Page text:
- The Washington Times - Friday, September 17, 2004

If the District does not receive word on the Montreal Expos’ relocation within three weeks, the D.C. Council likely would not have enough time to pass a stadium financing package before the end of the year, when the terms of three key baseball supporters expire.

The city’s time frame for making good on its promise to Major League Baseball of a new ballpark became compressed this week when Democrats Harold Brazil, Kevin Chavous and Sandy Allen lost primary elections to challengers who oppose Mayor Anthony Williams’ plan to build the stadium with public dollars.

Because of the Democrats’ 10-1 registration edge in the District, winning the primary usually is tantamount to election.

But because of public notice requirements for a committee hearing on a stadium financing bill and schedules for various council meetings, the clock actually will begin to run out early next month.

“We’ve got to know something in the next two or three weeks or we just won’t be able to get it done,” said Jack Evans, chairman of the council’s finance committee and a crucial gatekeeper in the city’s baseball bid. “We have to get this going by early October.”

That timetable might be honored by MLB, which has delayed a relocation decision for nearly three years. District officials met with baseball’s relocation committee for 11 hours Wednesday to negotiate a 30-page memorandum of understanding that would outline the Expos’ move to Washington, the short-term use of RFK Stadium and the development of a new ballpark.

The city has conducted more than 18 hours of high-level negotiations with baseball in the last three weeks compared to 51/2 for Northern Virginia’s competing bid for the Expos.

With District negotiations now progressing to an extremely detailed stage, baseball may be ready to render the long-awaited decision within the next 10 days, said Mark Tuohey, chairman of the D.C. Sports & Entertainment Commission. Tuohey said he is operating under the assumption preparations on a ballpark bill needs to begin by Oct.1.

“The relocation committee knows what the situation is. We’ve absolutely communicated that,” Tuohey said. “And I think we’re very close to hearing something back.”

A baseball bill likely would begin at the council’s Committee of the Whole, and then be referred to Evans’ finance panel. Any bill requires two majority votes of the council, separated by at least 13 days. The first can occur when the bill is introduced to the Committee of the Whole and the second at a council legislative meeting.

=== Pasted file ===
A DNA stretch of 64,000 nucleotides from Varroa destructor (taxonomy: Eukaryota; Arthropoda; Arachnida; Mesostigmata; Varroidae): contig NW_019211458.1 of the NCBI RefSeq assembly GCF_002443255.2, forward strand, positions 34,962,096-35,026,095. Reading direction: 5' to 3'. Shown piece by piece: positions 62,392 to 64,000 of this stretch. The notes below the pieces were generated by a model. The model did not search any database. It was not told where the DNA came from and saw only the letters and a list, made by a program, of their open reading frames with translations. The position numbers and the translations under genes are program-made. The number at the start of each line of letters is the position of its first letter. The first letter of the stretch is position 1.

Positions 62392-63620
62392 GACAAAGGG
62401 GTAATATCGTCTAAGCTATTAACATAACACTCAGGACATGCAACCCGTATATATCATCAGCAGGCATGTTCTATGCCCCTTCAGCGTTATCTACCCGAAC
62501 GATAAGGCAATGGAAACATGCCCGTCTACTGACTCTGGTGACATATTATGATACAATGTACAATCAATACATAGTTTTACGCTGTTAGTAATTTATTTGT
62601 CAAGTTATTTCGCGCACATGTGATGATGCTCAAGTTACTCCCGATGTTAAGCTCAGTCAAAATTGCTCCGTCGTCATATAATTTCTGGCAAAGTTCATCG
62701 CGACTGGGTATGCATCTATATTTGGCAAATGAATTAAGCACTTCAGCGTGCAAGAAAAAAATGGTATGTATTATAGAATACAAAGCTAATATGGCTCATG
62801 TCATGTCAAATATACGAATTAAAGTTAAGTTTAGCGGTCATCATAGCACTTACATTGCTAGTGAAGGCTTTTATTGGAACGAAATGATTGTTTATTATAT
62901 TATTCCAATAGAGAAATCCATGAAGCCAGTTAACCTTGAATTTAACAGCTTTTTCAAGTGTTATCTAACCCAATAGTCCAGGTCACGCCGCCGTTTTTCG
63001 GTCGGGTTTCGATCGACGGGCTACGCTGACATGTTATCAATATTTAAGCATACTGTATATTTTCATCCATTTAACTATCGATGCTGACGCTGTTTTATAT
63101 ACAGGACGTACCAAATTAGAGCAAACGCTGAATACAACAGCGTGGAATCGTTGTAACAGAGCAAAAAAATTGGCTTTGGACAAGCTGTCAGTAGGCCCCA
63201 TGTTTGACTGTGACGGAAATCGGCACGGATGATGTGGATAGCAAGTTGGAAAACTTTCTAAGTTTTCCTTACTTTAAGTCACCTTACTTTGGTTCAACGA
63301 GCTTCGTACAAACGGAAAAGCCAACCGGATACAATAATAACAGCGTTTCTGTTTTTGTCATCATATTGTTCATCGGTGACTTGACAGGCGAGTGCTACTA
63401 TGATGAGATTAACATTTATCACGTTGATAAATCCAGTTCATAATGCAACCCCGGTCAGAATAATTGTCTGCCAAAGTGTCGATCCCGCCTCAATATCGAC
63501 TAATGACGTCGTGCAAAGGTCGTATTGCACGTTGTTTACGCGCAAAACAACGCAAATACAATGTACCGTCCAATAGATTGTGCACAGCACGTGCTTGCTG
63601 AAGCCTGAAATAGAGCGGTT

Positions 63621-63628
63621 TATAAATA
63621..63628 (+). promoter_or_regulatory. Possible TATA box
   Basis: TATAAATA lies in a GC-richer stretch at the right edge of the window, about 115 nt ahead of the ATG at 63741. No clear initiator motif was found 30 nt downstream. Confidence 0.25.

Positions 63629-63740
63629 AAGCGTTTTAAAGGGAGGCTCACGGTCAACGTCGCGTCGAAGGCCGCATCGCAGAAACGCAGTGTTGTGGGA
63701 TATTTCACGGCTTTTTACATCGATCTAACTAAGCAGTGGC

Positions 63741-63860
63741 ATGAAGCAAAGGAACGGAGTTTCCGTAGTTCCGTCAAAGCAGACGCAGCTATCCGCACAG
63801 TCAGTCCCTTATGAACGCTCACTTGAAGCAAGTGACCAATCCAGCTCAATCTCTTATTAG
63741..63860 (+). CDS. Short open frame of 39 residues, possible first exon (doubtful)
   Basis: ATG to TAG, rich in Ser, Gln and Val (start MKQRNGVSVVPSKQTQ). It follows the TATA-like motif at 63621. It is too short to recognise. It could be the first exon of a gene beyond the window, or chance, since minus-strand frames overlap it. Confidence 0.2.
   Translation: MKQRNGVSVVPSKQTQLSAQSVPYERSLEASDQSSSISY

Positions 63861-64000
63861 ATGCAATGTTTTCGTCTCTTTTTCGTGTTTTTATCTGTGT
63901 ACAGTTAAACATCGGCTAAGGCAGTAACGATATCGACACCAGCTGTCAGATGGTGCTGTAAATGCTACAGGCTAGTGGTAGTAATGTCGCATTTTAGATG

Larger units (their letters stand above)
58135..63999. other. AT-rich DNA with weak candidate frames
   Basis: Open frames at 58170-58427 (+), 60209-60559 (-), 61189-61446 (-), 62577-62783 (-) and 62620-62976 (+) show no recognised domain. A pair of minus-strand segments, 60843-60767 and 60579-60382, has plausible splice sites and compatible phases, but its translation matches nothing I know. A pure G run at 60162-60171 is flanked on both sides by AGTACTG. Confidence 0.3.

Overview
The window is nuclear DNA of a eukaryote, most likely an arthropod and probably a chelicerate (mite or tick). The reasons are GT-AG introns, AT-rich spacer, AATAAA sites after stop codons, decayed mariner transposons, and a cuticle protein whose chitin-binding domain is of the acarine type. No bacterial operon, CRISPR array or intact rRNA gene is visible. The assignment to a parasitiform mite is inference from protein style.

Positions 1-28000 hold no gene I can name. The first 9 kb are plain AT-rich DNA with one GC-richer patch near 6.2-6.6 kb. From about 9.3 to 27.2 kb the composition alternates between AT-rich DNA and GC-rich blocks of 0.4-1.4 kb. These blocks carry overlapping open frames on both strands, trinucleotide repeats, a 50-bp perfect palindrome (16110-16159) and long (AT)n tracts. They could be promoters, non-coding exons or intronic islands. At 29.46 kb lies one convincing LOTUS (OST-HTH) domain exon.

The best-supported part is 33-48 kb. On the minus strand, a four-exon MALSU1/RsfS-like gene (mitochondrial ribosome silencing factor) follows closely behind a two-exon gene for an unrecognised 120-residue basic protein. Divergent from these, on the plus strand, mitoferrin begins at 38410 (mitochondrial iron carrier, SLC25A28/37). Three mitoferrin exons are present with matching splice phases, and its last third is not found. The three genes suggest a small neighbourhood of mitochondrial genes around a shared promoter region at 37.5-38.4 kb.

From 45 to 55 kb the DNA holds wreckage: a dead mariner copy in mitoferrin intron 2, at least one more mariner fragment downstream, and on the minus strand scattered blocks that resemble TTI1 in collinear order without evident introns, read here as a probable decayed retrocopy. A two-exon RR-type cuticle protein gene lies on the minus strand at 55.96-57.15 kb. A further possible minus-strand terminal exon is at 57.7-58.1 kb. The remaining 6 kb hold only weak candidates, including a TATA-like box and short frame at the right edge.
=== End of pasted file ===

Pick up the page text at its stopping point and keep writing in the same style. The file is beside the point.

But complicating the timeline for baseball is that the Committee of the Whole meets only once a month, and the council’s legislative meetings also take place monthly. And while a bill is in the finance committee, a 30-day period for public hearing and comment would be mandatory.

As a result, a bill introduced in October would not be completed until early December at the soonest, just days before Brazil, Chavous and Allen make way for Marion Barry, Vincent Gray and Kwame Brown on the council.

“There’s really not much wiggle room in this,” Evans said. “You can compress certain steps, and we do that if there are super majorities and the issues aren’t controversial. But I don’t see that happening with baseball. This is a very important issue, and we want to do this right.”

While the council considers a baseball measure, sports commission officials could continue planning to renovate RFK Stadium for baseball but could not do any actual spade work until the funding is approved. The funds to improve the 43-year-old facility, amounting to about $13million, would be part of the broader stadium bill.

Several District sources said because of that time crunch, Williams and some other city officials this week briefly considered introducing a ballpark bill to the council before MLB makes its decision on the Expos. But such a move would completely violate a city stance that has demanded baseball first pick the District as its relocation choice before legislative review starts on a ballpark bill.

Political ramifications of such a jarring reversal almost certainly would be severe, and as a result, the notion was quickly abandoned.

Staff writer Matt Cella contributed to this report.

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